It is impossible for me to see through your eyes. I cannot feel or touch what you feel or touch. I do know my wife smiled as the rose stem slid into the holder. No one else was there to experience it. She was not looking into a mirror at the time, so she did not see her own smile. From my point of view, there was no one else in the world that saw what I saw.
Albert Einstein said, “I know the moon exists, even when I do not see it.” Or does it?
Did my wife see the smile on my face at the same time? Did she notice one of the rose petals tumble to the wooden table by the napkin?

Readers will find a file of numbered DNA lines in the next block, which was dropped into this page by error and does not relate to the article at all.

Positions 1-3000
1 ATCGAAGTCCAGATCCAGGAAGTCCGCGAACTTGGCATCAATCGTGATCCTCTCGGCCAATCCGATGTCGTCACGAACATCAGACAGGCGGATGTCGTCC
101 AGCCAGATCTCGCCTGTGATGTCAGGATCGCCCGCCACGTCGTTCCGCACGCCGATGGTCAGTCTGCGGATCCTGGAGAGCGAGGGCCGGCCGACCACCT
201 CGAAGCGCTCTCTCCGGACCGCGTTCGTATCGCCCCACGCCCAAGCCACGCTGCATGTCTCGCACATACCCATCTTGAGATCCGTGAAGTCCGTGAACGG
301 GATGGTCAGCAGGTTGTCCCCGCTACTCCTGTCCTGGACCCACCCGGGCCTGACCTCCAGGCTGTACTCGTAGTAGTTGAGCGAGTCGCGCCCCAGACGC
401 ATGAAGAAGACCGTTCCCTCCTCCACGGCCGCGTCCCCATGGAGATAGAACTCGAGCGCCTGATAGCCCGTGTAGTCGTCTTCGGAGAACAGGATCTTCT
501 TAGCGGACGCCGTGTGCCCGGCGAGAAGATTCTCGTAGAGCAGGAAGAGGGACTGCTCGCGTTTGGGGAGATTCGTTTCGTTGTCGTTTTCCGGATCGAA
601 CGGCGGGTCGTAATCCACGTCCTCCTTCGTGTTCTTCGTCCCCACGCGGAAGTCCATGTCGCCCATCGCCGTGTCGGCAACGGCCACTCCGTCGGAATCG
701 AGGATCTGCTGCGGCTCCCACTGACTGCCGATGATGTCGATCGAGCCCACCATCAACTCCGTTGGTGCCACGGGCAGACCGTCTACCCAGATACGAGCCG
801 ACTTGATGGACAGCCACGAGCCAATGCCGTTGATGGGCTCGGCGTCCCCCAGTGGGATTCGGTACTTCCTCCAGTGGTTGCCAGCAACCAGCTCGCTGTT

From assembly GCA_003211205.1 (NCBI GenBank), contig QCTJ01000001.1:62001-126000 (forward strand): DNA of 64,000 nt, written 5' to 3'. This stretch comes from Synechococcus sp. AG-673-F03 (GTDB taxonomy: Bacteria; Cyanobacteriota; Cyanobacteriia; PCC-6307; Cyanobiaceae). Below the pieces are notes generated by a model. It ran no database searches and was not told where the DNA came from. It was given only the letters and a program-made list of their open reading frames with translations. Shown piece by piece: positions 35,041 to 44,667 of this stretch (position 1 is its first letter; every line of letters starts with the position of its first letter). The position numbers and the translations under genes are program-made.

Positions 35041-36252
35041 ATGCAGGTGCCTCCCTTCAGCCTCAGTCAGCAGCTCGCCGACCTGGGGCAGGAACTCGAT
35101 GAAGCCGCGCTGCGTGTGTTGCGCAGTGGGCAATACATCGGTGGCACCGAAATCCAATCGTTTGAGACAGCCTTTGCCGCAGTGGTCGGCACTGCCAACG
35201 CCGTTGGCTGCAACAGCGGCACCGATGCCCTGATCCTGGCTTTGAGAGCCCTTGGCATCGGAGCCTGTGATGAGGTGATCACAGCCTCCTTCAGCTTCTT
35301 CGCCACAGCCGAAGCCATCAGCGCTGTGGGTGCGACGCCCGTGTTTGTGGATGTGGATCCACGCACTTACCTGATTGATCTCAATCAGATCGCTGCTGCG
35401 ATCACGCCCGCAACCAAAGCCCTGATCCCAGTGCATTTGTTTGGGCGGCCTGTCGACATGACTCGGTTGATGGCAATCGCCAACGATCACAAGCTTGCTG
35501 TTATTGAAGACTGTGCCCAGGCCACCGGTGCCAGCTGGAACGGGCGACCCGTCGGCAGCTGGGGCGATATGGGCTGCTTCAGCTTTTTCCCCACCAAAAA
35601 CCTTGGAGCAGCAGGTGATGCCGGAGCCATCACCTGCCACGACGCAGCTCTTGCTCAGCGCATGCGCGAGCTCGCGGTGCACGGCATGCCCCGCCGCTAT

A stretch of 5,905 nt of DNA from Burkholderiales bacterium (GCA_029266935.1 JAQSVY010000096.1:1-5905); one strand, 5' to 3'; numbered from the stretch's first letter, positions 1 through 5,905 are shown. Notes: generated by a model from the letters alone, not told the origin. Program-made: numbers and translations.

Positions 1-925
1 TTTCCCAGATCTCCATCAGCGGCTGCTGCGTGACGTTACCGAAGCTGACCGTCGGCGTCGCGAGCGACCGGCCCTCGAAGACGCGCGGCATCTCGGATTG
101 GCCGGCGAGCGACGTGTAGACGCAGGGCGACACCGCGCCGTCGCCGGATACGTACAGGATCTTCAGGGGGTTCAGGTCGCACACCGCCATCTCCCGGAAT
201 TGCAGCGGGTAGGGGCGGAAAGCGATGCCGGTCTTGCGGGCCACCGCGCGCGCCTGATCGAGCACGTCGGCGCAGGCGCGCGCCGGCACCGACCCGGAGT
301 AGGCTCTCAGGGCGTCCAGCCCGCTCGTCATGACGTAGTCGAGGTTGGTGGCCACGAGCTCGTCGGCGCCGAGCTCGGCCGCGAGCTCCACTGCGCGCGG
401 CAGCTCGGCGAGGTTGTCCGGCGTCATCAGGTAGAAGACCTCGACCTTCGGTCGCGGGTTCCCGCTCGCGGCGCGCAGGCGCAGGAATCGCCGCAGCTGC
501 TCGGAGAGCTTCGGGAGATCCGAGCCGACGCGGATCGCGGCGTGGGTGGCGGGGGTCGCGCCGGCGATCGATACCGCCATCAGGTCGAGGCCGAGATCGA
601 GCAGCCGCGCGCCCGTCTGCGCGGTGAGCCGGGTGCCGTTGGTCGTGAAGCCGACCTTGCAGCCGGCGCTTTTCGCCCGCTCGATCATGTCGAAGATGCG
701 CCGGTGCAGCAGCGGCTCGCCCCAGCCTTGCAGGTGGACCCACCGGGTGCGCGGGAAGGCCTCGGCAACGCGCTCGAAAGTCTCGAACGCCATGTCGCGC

The point is that we do not live in a single universe, but many universes. At the same moment, I’m certain a homeless person in New York appreciated the attention of a passerby just before a few green bills were stuffed into his cup. I’m certain a child in a distant city was in awe of a gathering of pigeons that took flight from under his feet. I’m certain that somewhere a person was gazing into the night sky, wondering about his origins.
The previous examples are positive and inspiring. In our lives, we see and hear what we want to see and hear.
I wasn’t concerned my wine splashed on the sleeve of my suit.
I didn’t hear the grumbling of the adjacent table complaining about the slow service.
I wasn’t upset that the bill was higher than usual.
From the words of my dear friend, Radha Martinez, “Fabulous is where you look for it.”